“She took her first steps ... I was training and missed it. I cried.”
“She,” of course, is 10-month-old Olympia, Serena’s daughter with husband Alexis Ohanian.
A year ago, Williams was still pregnant. On Monday, she’s battling for her eighth singles title at Wimbledon. (I walk/jogged the Bucktown 5k two weeks after my daughter’s first birthday and pretty much wouldn’t shut up about it for six months.)
But Williams isn’t like us mere mortals. She’s among the greatest athletes of all time, and she continues to prove as much, even after naysayers wrote her off as all but retired when she announced her pregnancy.
As if that weren’t enough, she continually uses her platform, particularly social media, to encourage others who may be feeling underestimated.
“2 days until #Wimbledon,” she tweeted June 30. “Just in case no one’s told you yet today, I want to remind you that you are greater than your circumstances.”
“1 day until #Wimbledon,” she tweeted the next day, with a photo of her winning her 22nd Grand Slam title. “In this moment, 22 was the greatest feeling, but ultimately getting to 23 was even better. Never let anyone put a limit on how far you can go.”
So when she sent up a working-parent flare on Saturday — she walked; I missed it — it was wonderful to see her fans swoop in with support.
“Ah Serena,” ESPN reporter Alison Bender replied, “I’m with you there. I’m in Russia at a World Cup. I watched mine take her first steps on a video. She’ll be proud of you when she goes up (I have to keep telling myself).”
“They notice,” a user who goes by Krika replied to Bender and Williams. “When mine was 3 y/o I had to go for 12 days to China on business. Heart broken. When I came back, I was told she was telling everyone very proudly. She’s 8 now and she still does.”
Chrissy Teigen, model and activist and mom of two young kids, weighed in: “She is practicing so you can see the real ones.”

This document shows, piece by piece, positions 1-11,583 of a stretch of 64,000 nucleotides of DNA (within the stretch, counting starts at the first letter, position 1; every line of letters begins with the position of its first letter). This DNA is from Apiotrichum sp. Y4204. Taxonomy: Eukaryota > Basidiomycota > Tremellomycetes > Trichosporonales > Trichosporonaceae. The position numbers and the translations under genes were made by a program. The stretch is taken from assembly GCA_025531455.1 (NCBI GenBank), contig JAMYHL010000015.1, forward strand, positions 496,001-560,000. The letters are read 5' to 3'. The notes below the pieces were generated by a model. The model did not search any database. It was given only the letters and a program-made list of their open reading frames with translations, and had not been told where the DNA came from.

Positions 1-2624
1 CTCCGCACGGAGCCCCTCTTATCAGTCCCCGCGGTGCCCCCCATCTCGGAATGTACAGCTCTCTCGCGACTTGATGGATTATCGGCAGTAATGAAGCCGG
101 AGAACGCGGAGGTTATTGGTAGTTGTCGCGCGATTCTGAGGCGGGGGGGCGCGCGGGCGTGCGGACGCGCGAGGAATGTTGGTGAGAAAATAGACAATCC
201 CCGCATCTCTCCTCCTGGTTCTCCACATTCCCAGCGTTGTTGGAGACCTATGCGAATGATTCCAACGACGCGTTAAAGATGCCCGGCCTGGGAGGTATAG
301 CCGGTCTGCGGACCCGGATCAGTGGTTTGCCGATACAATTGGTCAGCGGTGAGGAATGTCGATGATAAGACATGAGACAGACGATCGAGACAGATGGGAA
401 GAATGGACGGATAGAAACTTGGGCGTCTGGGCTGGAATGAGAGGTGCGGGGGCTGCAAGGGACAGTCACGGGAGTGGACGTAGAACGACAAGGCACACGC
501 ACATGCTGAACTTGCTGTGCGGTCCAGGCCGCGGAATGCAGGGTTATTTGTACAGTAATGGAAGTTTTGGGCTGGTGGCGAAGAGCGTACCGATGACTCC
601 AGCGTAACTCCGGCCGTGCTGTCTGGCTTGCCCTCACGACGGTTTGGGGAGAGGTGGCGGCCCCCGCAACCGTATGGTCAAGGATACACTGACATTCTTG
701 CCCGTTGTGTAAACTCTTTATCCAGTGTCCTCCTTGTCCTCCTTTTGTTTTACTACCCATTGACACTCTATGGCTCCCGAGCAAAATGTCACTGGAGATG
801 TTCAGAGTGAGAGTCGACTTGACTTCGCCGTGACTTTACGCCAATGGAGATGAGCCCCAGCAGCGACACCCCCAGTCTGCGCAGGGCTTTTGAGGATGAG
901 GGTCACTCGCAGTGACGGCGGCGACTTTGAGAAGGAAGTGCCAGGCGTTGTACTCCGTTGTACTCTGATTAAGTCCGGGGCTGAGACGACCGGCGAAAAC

Williams’ tweet garnered 3,000 replies by Monday morning, and the vast majority were positive and encouraging. (If only Twitter were always this lovely.)
My favorite reply came from a guy named David Jones.
“When your daughter is a little older she’ll know her mother is 1. The greatest tennis player of all time,” Jones wrote. “2. The woman who helped others return to the game after childbirth with a protected ranking and a career they don’t have to abandon. I hope you win it for her next Saturday.”
(Next Saturday is the final match for women’s singles.)
I hope Williams wins it too. Meanwhile, I’m grateful that she shows us the ways she is, truth be told, a mere mortal — unable to divide herself in two, unable to travel back in time and witness those momentous steps, unable to slay at her job without putting in the long hours that take her, at times, away from her family.
I’m even more grateful that her community of onlookers didn’t jump all over her for it. All too often we train our eagle eyes on working moms, waiting, salivating, for them to admit defeat. “You can have it all, but not all at once,” we love to tell them.
Not so fast, Williams tells us with her wins and her words.
And we cheer from the sidelines — both in awe and in recognition.